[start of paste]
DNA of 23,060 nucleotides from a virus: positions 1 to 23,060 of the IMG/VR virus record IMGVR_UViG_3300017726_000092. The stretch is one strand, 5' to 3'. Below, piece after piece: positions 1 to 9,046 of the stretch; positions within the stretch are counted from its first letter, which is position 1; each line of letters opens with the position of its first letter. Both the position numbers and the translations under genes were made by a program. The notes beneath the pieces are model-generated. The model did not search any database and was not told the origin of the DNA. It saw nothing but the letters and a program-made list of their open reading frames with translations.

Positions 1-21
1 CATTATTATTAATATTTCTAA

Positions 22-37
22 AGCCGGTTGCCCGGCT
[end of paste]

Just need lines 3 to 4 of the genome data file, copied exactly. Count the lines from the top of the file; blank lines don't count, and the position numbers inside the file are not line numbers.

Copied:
1 CATTATTATTAATATTTCTAA

Positions 22-37